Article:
*Do not try listening to Fuck Buttons on a 30-hour crowded mass transit ride. I thought I would give it a shot to wake me up, and I just ended up freaking myself out and having to switch to Neutral Milk Hotel and Belle & Sebastian to reach any kind of emotional equilibrium again.

But I arrived safe and sound in Maricopa, Arizona with Brian Kelly and Fran, who were waiting with open arms, laughingly bitching in their coats about how cold the 60 degree weather is as I’m wearing a strapless dress. Back at Fort Tits & Bits, Brian gave me some Arizona beer that looked like a movie prop (and I suspect might kill me as soon as I digest it) and Fran made me vegetarian sloppy joes as we reminisced about Chicago (Yes, I was there four days ago, but its been years for Fran and transplants need a good Giordano’s recollection once in a while. Editors Note: Fuck Lou Malnati’s.)


Wednesday, April 21, 2010

Everything really is bigger in Texas, including the hangovers.

So Zach picked me up in Austin, we went and got my first meal in literally days that was not a Clif Bar. I caught up with Zach over sushi and pad thai, only to learn that he now lives in Forney, Texas on a petting zoo with emus and a bounce house.

Next I went to my first stop on what would become Meg Zandi’s Tour de Booze & Food in ATX at Barfly’s, a hole in the wall where its so dark you can’t see anyone and beer is only $1.50, so its pretty heavenly. But it’s also pretty fitting that Barfly’s is one letter off from being Barfys.

The next morning I get a phone call from a friend telling me “Hey, I live in Austin now, I’m coming to pick you up.” We spent the day exploring vintage shops, listening to records, garbage-picking furniture, playing with kittens and drinking Modelo under his pomegranate tree. My life is really hard.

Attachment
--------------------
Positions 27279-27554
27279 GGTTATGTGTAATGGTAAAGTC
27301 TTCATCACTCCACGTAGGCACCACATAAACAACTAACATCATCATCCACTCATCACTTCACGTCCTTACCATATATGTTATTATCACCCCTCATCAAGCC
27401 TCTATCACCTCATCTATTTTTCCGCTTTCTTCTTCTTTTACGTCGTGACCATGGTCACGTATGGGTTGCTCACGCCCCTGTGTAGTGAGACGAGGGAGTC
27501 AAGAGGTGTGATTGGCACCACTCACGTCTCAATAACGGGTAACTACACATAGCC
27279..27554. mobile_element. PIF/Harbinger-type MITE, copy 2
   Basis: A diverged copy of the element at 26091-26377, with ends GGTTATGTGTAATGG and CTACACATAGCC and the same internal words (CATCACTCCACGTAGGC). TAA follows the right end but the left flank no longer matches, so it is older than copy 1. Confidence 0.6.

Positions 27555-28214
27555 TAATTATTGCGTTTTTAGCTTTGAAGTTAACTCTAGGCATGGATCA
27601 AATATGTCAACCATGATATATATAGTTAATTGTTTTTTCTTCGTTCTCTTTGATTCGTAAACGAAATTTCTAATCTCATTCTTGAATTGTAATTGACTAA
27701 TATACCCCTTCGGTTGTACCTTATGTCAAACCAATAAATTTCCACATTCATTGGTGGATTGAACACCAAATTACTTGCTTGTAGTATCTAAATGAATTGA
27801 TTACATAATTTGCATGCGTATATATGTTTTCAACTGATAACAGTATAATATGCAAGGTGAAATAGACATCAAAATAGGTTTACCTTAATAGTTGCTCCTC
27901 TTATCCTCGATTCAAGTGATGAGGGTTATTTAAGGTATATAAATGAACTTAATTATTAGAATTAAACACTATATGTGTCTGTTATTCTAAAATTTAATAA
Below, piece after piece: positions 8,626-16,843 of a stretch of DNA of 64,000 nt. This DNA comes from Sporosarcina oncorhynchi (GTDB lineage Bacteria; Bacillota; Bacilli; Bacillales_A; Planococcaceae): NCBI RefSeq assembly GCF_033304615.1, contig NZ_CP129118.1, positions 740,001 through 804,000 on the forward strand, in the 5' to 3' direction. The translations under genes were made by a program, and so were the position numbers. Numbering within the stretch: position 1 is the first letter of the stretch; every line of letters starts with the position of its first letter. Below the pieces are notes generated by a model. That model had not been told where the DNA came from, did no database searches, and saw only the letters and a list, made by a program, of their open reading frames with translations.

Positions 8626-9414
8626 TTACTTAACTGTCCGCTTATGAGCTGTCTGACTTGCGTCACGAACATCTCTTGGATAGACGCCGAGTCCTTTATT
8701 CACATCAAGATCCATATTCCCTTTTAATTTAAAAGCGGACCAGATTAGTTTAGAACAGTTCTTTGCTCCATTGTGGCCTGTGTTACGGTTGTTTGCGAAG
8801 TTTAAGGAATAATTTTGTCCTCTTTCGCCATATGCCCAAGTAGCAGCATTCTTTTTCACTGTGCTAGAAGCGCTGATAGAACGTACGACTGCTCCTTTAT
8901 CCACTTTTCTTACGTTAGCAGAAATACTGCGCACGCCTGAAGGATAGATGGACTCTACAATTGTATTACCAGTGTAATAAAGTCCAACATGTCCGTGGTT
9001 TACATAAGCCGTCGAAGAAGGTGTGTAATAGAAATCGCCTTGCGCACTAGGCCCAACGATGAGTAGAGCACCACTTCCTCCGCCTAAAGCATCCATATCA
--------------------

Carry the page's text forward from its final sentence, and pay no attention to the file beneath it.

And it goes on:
I was dressed for that. One doesn’t really need any kind of protective apparel to be supremely lazy. However, then we somehow ended up hiking (albeit through one of the most beautiful places I’ve ever been). You know how they say “Anything Fred could do, Ginger did backwards and in heels?” Well that day, I did everything that Phil and Vinny did, including climbing a mountain and fording a river, in a floor-length chiffon skirt and ballet flats.

From here its probably easiest just to do briefs of what else I did, because otherwise I’ll ramble on about Austin and how I’m planning on quitting my job, selling my possessions and living on Steph and Carrie’s floor for the rest of my life.

Whataburger- I told myself I would not eat at any chains on this trip. I made an exception for Whataburger because its regional, so not really cheating. I do not regret this decision at all, because Whataburger is fucking phenomenal.